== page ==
Our agent dropped us in Versailles, and we caught the train back into Paris. Lots of fighting on the way as the kids (especially R) voiced their objections to the house in Sèvres, and said how much they wanted the one in La Celle St. Cloud. Fun, fun – everyone’s tired and cranky. We wandered around Passy in the 16th checking out shops and looking for a place to eat dinner. Ended up at another French bistro that was pretty good. I really need to find a better way to remember the places I eat!

Thursday Nov 10th we went to visit the girls’ new school. We were very impressed – I think it’s going to be an amazing experience/opportunity for them. All the teachers and administrators seemed so nice and like they really enjoyed their jobs. There was an international volleyball tournament going on, so we watched that for awhile. Very fun. That night we relaxed on our deck with cheese, crackers, hummus, pita, olives, etc. and wine. Nice and relaxing.

To be continued…

Friday, November 4, 2011

While waiting...

While we are waiting in limbo land, I thought I would post a couple of recipes that I made recently that were pretty good - the kids really liked them also.

 Big Beef 'n Bacon Meatloaf
6 slices center-cut bacon or turkey bacon
1 cup chopped mushrooms
1/2 cup chopped onion
1 1/4 lbs. raw extra-lean ground beef
1/2 cup canned crushed tomatoes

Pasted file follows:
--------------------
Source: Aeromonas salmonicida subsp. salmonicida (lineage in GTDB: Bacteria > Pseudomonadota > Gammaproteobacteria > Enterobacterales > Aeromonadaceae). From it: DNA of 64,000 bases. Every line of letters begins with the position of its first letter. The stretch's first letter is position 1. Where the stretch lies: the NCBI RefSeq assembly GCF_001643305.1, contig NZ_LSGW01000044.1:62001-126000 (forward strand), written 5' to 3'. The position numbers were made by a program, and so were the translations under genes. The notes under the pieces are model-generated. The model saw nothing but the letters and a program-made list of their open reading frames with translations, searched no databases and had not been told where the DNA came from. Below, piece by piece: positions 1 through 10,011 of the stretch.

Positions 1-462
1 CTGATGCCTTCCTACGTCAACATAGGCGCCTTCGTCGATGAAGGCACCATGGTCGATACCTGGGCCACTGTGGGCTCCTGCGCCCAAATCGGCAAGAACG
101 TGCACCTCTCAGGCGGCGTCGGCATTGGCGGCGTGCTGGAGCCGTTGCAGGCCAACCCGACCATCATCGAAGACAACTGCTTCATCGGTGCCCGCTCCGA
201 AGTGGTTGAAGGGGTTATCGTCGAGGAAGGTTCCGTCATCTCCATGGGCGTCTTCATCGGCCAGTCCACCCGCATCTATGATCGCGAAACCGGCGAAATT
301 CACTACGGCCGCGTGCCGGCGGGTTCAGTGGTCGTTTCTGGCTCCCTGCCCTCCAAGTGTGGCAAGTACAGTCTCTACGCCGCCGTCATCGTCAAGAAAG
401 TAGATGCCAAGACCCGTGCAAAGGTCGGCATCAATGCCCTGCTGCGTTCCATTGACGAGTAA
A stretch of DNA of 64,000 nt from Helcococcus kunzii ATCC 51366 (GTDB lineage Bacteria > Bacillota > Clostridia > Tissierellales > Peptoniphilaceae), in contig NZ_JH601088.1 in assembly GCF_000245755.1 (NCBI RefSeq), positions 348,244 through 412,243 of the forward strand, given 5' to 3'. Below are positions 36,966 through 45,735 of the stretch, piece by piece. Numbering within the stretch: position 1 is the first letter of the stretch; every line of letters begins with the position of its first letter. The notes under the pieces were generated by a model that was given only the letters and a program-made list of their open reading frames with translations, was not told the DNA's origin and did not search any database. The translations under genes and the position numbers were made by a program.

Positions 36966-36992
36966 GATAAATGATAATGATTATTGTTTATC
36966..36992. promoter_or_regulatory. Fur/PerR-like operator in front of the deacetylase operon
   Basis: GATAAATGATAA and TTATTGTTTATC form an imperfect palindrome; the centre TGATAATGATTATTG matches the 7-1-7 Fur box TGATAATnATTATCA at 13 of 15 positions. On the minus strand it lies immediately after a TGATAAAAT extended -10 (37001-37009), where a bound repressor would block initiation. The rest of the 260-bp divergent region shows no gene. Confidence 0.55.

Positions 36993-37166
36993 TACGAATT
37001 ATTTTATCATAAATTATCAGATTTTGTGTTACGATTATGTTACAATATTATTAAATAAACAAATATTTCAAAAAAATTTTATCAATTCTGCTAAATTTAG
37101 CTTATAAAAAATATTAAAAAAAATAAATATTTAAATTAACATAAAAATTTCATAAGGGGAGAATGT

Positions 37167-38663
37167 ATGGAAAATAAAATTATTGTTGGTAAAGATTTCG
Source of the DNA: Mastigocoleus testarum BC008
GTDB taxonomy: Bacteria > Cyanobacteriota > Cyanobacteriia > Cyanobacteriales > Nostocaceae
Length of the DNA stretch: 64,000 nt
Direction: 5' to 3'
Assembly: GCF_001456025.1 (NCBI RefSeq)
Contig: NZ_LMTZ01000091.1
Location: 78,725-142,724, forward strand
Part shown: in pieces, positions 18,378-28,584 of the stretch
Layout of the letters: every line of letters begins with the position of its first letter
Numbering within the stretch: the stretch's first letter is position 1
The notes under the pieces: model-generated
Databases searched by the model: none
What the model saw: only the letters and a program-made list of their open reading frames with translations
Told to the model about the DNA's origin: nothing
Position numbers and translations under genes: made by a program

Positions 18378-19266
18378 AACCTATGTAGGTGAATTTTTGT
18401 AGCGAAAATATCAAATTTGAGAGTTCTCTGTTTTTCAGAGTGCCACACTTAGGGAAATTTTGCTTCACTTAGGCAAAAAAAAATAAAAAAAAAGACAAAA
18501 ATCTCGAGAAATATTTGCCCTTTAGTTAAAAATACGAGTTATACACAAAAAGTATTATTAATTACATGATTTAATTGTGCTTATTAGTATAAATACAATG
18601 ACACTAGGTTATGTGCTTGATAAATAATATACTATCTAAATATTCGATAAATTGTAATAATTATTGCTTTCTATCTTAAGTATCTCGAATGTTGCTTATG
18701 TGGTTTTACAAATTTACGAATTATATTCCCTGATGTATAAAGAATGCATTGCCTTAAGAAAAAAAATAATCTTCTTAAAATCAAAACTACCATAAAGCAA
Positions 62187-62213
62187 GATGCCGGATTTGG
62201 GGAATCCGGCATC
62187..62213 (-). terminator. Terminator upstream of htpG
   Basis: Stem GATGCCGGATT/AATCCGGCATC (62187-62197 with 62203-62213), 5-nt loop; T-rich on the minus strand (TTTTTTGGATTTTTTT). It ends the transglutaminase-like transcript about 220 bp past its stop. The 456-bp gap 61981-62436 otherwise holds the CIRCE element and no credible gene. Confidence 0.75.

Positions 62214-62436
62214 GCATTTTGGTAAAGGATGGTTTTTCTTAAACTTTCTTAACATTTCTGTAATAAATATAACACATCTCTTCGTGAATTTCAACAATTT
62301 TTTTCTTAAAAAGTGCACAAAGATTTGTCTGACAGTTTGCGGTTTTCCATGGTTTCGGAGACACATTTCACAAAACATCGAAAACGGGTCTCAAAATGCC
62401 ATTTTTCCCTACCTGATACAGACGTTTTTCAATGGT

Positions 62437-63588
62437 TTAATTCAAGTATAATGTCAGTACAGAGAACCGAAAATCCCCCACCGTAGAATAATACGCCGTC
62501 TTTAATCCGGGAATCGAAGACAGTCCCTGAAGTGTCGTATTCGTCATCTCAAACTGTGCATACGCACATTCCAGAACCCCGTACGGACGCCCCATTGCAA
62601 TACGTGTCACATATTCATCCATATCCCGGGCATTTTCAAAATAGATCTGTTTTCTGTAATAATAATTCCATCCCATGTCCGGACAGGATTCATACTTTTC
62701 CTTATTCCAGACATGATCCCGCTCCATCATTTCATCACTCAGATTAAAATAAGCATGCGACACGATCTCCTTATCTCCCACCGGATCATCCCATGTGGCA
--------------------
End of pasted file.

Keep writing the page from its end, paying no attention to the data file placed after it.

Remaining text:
3 tbsp. hickory-flavored BBQ sauce, divided
1/2 tsp. salt
1/4 tsp. black pepper
1/4 tsp. onion powder
1/4 tsp. garlic powder
2 tbsp. ketchup

1. Preheat oven to 400 degrees. Spray a loaf pan with nonstick spray and set aside.
2. Bring a large skillet sprayed with nonstick spray to medium heat on the stove. Add bacon and cook until crispy, about 4 minutes per side. Remove bacon and, once cool enough to handle, chop or crumble. Set aside.
3. If needed, clean and dry skillet. Re-spray skillet and return to medium heat. Add mushrooms and onion. Stirring occasionally, cook until completely softened, 5 - 7 minutes. Remove from heat and, once cool enough to handle, blot away any excess moisture with paper towels. Transfer veggies to a large bowl. Add about three-fourths of the bacon, and set the rest aside for topping. To the bowl, add beef, tomatoes, 2 tbsp. BBQ sauce, salt, pepper, onion powder, and garlic powder. Mix thoroughly.
4. Transfer mixture to the loaf pan; if needed, smooth out the surface with the back of a spatula or spoon. Set aside.
5. In a small bowl, combine ketchup with remaining tablespoon of BBQ sauce and mix well. Evenly top meatloaf with the BBQ-ketchup mixture and sprinkle with remaining bacon.
6. Bake in the oven until meatloaf is fully cooked, about 50 minutes.
7. Slice, serve, and enjoy!
Serves 5
Notes: Serving Size: 1 slice (1/5th of recipe), Calories: 224, Fat: 8g, Sodium: 707mg, Carbs: 10g, Fiber: 1g, Sugars: 7g, Protein: 26, PointsPlus® value 5*